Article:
Unfortunately he does not only like heavy boats but he seems to consider that light production modern boats (he calls them beamy boats) are badly built, not fit to go offshore and have a very limited seaworthiness. So, he tends to analyze all cruising production light boats very negatively, even those that are a reference among fast cruisers, like the RM1200.

    Recently he analyzed the Jeanneau 36i very negatively. It seems to me one of the best among its peers and I remember, that some time ago, he said disagreeable things about the Etap 28, also considered generally by the press as one of the best boats in its segment.
    I am sure that he does not do that on purpose, simply the parameters he uses to judge boats are not the same as the boat market (and buyers follow).

    I would like very much to see Guillermo with a more open attitude when making boat analyses. If he could abstract from his own point of view, that is based on his very particular tastes, and could judge boats according to the type of sailors they are made to (sailors with different tastes and needs), we would have a richer forum and a different and more varied stability boat analysis.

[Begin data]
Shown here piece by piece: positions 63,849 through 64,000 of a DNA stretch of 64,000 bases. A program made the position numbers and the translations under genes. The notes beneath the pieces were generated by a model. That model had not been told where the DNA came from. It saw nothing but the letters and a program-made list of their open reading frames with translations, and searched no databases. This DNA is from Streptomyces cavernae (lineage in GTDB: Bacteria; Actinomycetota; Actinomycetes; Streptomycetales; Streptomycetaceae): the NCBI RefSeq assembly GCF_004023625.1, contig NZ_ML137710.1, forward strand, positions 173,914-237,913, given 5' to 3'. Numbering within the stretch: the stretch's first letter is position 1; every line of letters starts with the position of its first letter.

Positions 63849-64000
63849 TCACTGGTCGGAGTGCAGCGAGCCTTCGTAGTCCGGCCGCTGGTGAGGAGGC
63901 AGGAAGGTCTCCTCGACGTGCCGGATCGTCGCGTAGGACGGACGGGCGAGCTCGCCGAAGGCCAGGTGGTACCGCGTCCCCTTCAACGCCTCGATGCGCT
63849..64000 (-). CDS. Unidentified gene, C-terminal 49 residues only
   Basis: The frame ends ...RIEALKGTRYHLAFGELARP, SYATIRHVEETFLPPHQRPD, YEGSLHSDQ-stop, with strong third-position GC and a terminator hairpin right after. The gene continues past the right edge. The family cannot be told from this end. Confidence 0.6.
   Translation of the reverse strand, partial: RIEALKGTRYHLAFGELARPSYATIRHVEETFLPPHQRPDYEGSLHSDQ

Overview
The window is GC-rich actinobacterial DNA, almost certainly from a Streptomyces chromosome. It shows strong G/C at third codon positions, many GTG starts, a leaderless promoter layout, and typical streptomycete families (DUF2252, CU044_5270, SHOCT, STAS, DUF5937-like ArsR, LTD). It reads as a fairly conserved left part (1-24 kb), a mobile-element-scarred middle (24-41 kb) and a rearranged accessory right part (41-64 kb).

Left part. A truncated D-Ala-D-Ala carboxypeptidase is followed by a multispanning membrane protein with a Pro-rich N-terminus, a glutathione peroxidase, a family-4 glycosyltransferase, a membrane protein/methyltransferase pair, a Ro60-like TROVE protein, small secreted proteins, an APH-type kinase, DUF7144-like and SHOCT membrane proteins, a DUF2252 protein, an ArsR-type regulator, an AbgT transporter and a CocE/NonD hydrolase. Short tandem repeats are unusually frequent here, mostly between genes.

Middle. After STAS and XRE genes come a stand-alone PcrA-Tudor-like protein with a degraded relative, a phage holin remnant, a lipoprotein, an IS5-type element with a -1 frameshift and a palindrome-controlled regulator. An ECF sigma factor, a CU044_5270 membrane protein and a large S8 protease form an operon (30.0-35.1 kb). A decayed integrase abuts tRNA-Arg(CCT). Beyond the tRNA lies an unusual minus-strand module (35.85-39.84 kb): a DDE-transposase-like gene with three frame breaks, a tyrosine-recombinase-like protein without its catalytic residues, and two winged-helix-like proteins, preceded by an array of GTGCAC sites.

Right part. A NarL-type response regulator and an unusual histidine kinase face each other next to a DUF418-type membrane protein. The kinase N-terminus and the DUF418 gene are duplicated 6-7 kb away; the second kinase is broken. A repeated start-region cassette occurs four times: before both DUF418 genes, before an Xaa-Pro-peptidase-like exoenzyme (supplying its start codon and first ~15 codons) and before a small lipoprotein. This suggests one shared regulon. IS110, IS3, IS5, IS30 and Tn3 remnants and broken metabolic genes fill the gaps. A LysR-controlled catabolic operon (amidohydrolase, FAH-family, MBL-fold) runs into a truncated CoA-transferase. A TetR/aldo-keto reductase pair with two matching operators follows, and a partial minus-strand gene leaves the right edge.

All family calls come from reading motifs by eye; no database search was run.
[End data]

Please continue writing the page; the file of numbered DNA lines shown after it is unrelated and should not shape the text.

But you should not forget that you cannot real analyze a boat without analyzing the construction and most of all, without test sailing it. I have seen stability curves that seem to give a fantastic sailing boat and its sailing qualities are only average; and very good sailing boats, prized by their seaworthiness, with apparently not so good stability curves.

    I believe that other Naval Architects have no time or will to post boat analyses, but I second your opinion about the interest. Most people would like to know more about the boats they are going to buy, and those are not Contests or Malos, but Beneteaus, Jeanneaus and Bavarias;) .
     
  6. Antonio Alcalá
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    Antonio Alcalá Ocean Yachtmaster